His silent but salient instruction showed how Japanese tools and methods -- which were first imported across the Pacific only six years ago -- differ from their Western counterparts in both physical and mental approach. The push-vs.-pull distinction is a simple one, but to these masters -- and to the growing number of Western woodworkers switching to Japanese tools -- it makes all the difference.
To explain, seminar director Major only has to point to the glossy maple board Mr. Tanaka planed earlier. ``Japanese planes cut the [wood's] cells so cleanly that they refract light like the facets of a diamond,'' he says. ``If you tried to sand it, it would be like sanding a mirror. You would ruin it,'' he adds, noting that Western techniques require hours of sanding and finishing even after planing. Mr. Major attributes the silky surface to a razor-sharp blade, a well-fitted dai, and, above all, the p ulling technique.
Pulling is a more powerful and natural motion than pushing, says woodworking teacher Albert Barbour. The Cape Cod craftsman notes that ``my young students, who haven't learned how to [use a plane] the Western way, naturally turn the plane around and start pulling it toward them. It just gives them more power and control.''
The same theory holds true for Japanese saws, Mr. Major says. He uses this analogy: When you try to push a piece of string through two fingers, it buckles; but when you pull it, the string remains taut and strong. This not only means that a Japanese saw is more powerful than a Western saw, he maintains, but also that it can have a thinner, sharper blade that yields a cleaner cut.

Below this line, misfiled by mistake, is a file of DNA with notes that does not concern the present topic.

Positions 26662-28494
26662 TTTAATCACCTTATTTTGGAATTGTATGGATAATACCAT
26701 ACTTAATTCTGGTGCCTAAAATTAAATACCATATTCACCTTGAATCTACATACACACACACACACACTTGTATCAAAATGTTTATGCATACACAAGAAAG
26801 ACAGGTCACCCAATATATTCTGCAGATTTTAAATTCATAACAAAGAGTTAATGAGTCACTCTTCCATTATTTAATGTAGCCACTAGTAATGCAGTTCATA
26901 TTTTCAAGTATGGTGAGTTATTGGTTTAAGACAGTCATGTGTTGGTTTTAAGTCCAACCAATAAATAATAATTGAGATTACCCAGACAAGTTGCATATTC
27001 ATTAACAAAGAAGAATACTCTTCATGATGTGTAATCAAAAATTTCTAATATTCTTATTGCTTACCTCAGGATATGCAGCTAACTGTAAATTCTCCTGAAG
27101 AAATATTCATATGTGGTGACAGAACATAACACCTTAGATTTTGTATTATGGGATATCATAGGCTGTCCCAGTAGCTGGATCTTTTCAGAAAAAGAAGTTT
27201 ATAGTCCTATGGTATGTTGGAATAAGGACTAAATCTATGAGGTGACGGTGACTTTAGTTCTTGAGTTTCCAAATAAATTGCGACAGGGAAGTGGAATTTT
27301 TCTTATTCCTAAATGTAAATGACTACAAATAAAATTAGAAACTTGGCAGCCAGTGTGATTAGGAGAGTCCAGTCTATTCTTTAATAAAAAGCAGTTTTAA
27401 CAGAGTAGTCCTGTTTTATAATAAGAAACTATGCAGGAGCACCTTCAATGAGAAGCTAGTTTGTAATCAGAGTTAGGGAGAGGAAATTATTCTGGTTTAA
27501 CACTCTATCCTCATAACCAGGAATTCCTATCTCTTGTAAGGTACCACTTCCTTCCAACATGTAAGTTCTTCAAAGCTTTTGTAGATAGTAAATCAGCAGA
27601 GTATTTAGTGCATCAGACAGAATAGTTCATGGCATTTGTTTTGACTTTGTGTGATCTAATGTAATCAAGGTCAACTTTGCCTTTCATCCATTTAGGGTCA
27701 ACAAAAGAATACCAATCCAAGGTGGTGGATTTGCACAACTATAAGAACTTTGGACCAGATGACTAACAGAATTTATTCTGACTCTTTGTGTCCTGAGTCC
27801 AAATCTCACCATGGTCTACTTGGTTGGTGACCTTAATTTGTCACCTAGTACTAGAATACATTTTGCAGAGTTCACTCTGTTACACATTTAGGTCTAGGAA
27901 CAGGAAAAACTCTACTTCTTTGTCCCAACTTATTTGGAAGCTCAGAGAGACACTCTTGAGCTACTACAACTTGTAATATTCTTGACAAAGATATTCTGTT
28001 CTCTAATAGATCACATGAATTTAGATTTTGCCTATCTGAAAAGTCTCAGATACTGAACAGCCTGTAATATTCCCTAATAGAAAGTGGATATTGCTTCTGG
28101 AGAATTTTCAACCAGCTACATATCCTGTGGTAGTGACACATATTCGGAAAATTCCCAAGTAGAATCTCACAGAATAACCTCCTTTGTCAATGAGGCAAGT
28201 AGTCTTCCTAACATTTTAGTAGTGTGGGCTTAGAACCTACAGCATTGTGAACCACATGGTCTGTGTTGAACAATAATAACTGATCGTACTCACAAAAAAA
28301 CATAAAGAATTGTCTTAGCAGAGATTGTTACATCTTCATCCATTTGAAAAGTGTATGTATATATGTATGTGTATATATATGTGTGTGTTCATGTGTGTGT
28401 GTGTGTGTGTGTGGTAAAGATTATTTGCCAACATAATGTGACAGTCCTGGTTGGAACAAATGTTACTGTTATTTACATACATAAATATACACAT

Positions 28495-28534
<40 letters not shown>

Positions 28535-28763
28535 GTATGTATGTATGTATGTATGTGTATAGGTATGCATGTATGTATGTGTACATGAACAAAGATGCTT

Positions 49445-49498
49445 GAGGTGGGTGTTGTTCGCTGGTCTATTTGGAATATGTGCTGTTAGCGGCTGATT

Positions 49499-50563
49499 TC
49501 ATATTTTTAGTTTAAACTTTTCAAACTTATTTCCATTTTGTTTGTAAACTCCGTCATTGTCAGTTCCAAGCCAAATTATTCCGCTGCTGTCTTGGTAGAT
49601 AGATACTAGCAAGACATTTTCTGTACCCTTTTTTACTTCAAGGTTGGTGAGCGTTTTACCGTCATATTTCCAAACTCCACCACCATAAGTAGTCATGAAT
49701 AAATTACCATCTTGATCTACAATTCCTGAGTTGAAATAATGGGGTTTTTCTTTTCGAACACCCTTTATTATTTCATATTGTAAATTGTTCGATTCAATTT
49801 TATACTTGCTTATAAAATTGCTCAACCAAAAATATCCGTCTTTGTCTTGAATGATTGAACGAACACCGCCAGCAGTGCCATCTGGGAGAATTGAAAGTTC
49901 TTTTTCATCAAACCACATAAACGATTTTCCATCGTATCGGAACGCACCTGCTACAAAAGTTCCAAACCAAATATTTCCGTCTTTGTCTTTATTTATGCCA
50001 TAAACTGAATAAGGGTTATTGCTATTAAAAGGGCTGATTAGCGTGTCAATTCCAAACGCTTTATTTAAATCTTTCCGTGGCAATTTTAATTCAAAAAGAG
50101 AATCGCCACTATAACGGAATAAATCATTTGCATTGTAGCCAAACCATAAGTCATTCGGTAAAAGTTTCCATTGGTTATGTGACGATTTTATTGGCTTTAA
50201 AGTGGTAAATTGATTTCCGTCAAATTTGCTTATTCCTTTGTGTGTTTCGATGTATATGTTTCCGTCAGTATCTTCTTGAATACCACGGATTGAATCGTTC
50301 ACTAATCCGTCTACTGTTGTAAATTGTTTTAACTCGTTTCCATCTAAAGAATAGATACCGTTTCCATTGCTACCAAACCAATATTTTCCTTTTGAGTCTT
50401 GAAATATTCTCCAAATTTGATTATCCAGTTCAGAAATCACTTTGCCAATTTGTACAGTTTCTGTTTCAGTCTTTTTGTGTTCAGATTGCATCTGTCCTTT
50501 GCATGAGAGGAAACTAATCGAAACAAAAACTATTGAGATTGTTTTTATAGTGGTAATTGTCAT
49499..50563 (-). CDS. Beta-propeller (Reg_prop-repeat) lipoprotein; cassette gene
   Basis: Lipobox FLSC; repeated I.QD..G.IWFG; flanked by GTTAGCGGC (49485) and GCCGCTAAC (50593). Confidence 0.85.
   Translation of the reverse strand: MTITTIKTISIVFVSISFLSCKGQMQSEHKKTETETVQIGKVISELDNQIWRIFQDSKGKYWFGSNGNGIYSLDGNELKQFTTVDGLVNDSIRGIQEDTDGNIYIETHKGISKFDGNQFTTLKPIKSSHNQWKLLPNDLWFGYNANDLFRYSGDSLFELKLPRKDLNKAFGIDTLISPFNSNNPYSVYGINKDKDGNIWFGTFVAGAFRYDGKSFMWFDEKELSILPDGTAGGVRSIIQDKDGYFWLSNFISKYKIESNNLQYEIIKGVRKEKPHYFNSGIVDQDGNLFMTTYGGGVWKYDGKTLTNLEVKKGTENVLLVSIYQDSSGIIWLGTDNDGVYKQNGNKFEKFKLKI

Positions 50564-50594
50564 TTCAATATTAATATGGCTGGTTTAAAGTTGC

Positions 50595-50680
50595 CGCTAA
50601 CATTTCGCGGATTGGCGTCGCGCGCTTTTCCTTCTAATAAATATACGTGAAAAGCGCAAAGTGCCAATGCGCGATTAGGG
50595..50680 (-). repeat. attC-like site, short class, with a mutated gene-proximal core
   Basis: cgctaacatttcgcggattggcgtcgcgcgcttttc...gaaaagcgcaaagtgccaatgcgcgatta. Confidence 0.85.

One young carpenter, who hones his planing technique during a lunch break, says that, for him, the Japanese method isn't just a variation in technique, but an ``entire difference in psychology.'' Western techniques, with their forceful pushing and abrasive sanding, seem to work against the wood, he observes, whereas Japanese methods seem to work in harmony with it.
Mr. Miyano agrees. The sawmaker tucks away his toothy grin when he discusses the serious spiritual purpose he sees in his craft. ``Soul is not only in people,'' he says. ``It is in everything, and every good thing that people make. My job is to bring soul into tools.''
The question remains: If Japanese tools are so superior, have they proven it in the American marketplace? To a small degree, yes. During the short five-year history of Mahogany Masterpieces, Mr. Major claims, sales have risen to the point where ``the best 10 percent of American craftsmen'' now use some Japanese tools.
But high prices, high technology, and fixed ways conspire against a broader appeal for Japanese woodworking tools. The more expensive of the machine-made American planes go for about $40 -- the starting price for Japanese planes, which may cost as much as a few hundred dollars. Furthermore, it often takes up to six months for a Western-trained woodworker to become adept at using Japanese tools, says Mr. Scherding, and many American craftsmen -- especially the more established ones -- feel they can't aff ord to spend that much time learning a new skill.
Prew Savoy, a veteran shipwright from Delaware, is one older craftsman who swears by Japanese tools. Two years ago, he bought saws that ``turned my work right around,'' he says. ``They have such efficiency -- some say `soul.' I don't know if I would go that far, but you really do fall in love with these tools.''